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Charles Carroll - One of America's Founding Fathers

Posted on Sunday, January 12, 2020

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Birth: September 19, 1737
Death: November 14, 1832 (aged 95)
Colony: Maryland
Occupation: Plantation Owner, Politician
Significance: Signed The Declaration of Independence (at the age of 44); and served as United States Senator from Maryland from 1789 to 1792

Charles Carroll

Charles Carroll (also known as Charles Carroll of Carrollton or Charles Carroll III) was one of the Founding Fathers of the United States. Carroll was born to a Catholic family in Maryland, and he was sent to a Catholic Jesuit school in Maryland until he was eleven, at which time Carroll was sent first to Belgium and then to Paris to continue his education.

Carroll graduated from Louis the Great College in Paris in 1755, but he continued his education in Europe for another decade, studying law in England. When Carroll returned to Maryland in 1765, he was not allowed to practice law, since it was illegal for Catholics to practice law in Maryland at the time. Carroll instead helped to manage his family plantation and was able to enlarge it considerably; becoming one of the wealthiest people in Maryland.

Despite a great interest in politics, laws against Catholic participation in politics prevented Carroll from holding office in Colonial Maryland. Carroll nonetheless became a prominent voice in support of independence as a private citizen. His letters under the pseudonym "First Citizen" became influential in pushing Maryland toward support of Independence. In 1776, the Second Continental Congress sent Carroll on a diplomatic mission to French Canada along with Benjamin Franklin and others. Carroll, was chosen in part due to his extensive education which enabled him to be become fluent in French. While the diplomatic mission failed to convince French Canada to join the American Revolution, Carroll performed well in his role, and he was subsequently elected to the Continental Congress. Carroll happened to be elected on the day America approved The Declaration of Independence, July 4, 1776. Carroll was too late to vote for Independence, but he signed The Declaration of Independence on August 2, 1776.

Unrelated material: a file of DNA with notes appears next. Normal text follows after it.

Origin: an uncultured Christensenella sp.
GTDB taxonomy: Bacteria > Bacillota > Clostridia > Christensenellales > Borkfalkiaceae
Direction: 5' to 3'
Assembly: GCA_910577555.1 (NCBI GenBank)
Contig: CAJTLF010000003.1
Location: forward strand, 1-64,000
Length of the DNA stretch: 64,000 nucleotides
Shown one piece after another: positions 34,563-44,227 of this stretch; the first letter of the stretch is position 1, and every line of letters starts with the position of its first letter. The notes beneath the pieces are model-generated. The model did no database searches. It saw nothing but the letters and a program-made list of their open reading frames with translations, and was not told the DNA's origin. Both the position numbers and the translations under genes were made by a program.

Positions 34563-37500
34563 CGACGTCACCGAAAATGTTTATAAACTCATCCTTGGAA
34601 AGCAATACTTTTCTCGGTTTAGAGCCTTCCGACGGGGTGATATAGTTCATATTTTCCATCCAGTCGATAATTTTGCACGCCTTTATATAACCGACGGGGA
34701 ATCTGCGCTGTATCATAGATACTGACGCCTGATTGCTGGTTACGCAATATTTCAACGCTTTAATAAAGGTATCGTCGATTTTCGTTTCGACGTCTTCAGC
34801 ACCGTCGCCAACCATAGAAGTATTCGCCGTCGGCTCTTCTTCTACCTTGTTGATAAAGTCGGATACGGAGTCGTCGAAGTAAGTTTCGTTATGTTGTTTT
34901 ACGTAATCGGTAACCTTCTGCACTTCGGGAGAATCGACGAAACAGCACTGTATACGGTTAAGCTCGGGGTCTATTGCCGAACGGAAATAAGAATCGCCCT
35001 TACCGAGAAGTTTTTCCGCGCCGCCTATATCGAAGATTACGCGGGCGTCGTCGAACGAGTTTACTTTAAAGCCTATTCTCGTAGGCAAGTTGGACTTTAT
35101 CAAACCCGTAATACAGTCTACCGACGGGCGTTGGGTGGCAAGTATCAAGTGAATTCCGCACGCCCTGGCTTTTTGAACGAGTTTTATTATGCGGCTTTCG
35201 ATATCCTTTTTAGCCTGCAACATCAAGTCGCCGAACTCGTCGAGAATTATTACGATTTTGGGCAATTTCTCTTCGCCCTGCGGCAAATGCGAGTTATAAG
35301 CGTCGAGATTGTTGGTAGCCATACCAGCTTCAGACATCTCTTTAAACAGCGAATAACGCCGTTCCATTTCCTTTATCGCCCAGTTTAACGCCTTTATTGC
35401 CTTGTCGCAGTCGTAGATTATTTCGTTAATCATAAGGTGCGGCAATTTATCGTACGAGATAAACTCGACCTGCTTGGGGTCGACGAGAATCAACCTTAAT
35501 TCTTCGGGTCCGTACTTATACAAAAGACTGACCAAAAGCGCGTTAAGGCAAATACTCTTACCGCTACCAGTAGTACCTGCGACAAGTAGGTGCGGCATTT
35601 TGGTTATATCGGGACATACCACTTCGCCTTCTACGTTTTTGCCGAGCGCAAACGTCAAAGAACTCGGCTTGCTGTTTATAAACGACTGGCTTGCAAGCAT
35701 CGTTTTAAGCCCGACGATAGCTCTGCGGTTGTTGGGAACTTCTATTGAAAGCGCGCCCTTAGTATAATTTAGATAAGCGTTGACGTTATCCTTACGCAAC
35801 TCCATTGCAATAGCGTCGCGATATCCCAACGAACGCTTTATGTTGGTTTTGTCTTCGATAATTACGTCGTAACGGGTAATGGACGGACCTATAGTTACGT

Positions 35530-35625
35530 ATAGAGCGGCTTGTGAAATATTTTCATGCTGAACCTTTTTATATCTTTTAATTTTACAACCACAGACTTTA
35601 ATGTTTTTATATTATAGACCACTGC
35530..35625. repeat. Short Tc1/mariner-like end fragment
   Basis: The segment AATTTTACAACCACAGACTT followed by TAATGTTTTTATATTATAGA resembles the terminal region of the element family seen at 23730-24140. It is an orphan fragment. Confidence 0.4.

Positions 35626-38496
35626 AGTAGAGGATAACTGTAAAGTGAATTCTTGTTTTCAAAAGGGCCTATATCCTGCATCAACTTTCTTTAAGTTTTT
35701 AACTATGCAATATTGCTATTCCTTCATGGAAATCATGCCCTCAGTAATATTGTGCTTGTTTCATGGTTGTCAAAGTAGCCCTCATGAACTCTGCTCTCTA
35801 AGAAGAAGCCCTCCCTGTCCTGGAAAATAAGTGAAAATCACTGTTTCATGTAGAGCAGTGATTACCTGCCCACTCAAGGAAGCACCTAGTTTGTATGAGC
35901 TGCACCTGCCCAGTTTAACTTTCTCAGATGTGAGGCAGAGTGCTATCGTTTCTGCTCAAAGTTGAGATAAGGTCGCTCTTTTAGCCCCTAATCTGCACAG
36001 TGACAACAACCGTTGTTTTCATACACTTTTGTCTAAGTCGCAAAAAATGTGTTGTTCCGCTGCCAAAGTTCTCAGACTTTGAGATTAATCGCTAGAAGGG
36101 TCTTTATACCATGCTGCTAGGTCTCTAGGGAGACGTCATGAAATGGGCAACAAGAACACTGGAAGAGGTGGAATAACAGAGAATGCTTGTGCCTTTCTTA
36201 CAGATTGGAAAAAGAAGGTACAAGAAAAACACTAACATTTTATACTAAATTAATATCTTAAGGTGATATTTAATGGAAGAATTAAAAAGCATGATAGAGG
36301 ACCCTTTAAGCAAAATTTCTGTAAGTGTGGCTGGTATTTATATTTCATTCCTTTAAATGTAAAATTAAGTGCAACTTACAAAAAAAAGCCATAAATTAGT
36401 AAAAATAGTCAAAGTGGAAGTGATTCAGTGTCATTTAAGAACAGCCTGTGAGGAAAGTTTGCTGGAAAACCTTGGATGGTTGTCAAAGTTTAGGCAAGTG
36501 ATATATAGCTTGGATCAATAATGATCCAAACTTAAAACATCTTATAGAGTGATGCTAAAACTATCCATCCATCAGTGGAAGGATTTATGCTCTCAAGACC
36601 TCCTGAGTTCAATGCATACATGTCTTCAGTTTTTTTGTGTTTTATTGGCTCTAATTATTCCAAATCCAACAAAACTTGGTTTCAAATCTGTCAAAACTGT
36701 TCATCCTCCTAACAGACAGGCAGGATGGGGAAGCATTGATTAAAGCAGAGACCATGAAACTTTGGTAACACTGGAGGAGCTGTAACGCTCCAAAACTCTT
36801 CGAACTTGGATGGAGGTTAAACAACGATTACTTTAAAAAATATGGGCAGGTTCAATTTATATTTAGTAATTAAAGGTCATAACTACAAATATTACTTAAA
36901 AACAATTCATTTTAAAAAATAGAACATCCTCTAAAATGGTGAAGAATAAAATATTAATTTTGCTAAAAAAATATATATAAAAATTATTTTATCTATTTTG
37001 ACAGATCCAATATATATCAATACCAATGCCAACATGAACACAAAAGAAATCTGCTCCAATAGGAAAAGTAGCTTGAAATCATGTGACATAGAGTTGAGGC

Carroll continued to serve in the Continental Congress until 1778 and invested a significant amount of his own fortune in the Revolutionary War effort. Carroll then returned to Maryland where he was elected to the Maryland State Senate. After the implementation of the United States Constitution, Carroll was elected to the U.S. Congress as one of Maryland's first two U.S. Senators. Carroll held the position until 1792 when Maryland passed a law preventing citizens from holding Federal and state offices concurrently. Carroll decided he would rather stay closer to home in the Maryland State Senate and he resigned as a United States Senator. Carroll remained in the Maryland Senate until he retired in 1800. Carroll then lived another 32 years after his political retirement, living until the age of 95. 

Charles Carroll in Philadelphia

Carroll arrived in Philadelphia as a Delegate to the Second Continental Congress. While serving as a member of the Second Continental Congress, Carroll worked at Independence Hall, and he signed The Declaration of Independence. Starting in 1790, when the Capital moved back to Philadelphia, Carroll returned to Philadelphia as a United States Senator (Maryland), and Carroll worked in Congress Hall during this time.

A plaque commemorating Carroll for signing The Declaration of Independence can be found on Signers' Walk on the 600 block of Chestnut Street (between 5th and 6th Streets). Signers' Garden pays tribute to the Founding Fathers, including those such as Carroll, who signed The Declaration of Independence. Signer's Walk, Signers' Garden, Congress Hall, and Independence Hall are all visited on The Constitutional Walking Tour!

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